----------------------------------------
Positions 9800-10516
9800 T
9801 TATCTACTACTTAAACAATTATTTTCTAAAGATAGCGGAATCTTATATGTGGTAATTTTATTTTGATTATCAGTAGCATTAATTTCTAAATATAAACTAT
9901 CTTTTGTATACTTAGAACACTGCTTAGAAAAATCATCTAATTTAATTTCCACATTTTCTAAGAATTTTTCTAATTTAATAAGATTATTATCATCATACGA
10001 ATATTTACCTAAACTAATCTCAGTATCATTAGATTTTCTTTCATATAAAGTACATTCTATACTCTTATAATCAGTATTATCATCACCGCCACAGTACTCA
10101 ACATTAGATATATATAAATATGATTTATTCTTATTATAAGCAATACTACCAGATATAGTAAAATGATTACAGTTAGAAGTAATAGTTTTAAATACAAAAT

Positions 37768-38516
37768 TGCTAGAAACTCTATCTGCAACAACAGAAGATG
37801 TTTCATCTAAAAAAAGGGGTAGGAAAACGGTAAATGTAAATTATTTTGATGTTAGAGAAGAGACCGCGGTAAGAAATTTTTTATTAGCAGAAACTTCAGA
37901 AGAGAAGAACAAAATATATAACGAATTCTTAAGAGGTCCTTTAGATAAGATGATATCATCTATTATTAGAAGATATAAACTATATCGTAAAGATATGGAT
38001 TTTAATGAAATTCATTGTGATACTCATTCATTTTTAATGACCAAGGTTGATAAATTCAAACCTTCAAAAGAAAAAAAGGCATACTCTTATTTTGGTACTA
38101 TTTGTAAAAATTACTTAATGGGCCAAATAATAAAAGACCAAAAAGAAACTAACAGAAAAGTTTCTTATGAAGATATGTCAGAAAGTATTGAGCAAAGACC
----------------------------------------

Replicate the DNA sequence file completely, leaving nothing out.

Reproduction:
Positions 9800-10516
9800 T
9801 TATCTACTACTTAAACAATTATTTTCTAAAGATAGCGGAATCTTATATGTGGTAATTTTATTTTGATTATCAGTAGCATTAATTTCTAAATATAAACTAT
9901 CTTTTGTATACTTAGAACACTGCTTAGAAAAATCATCTAATTTAATTTCCACATTTTCTAAGAATTTTTCTAATTTAATAAGATTATTATCATCATACGA
10001 ATATTTACCTAAACTAATCTCAGTATCATTAGATTTTCTTTCATATAAAGTACATTCTATACTCTTATAATCAGTATTATCATCACCGCCACAGTACTCA
10101 ACATTAGATATATATAAATATGATTTATTCTTATTATAAGCAATACTACCAGATATAGTAAAATGATTACAGTTAGAAGTAATAGTTTTAAATACAAAAT

Positions 37768-38516
37768 TGCTAGAAACTCTATCTGCAACAACAGAAGATG
37801 TTTCATCTAAAAAAAGGGGTAGGAAAACGGTAAATGTAAATTATTTTGATGTTAGAGAAGAGACCGCGGTAAGAAATTTTTTATTAGCAGAAACTTCAGA
37901 AGAGAAGAACAAAATATATAACGAATTCTTAAGAGGTCCTTTAGATAAGATGATATCATCTATTATTAGAAGATATAAACTATATCGTAAAGATATGGAT
38001 TTTAATGAAATTCATTGTGATACTCATTCATTTTTAATGACCAAGGTTGATAAATTCAAACCTTCAAAAGAAAAAAAGGCATACTCTTATTTTGGTACTA
38101 TTTGTAAAAATTACTTAATGGGCCAAATAATAAAAGACCAAAAAGAAACTAACAGAAAAGTTTCTTATGAAGATATGTCAGAAAGTATTGAGCAAAGACC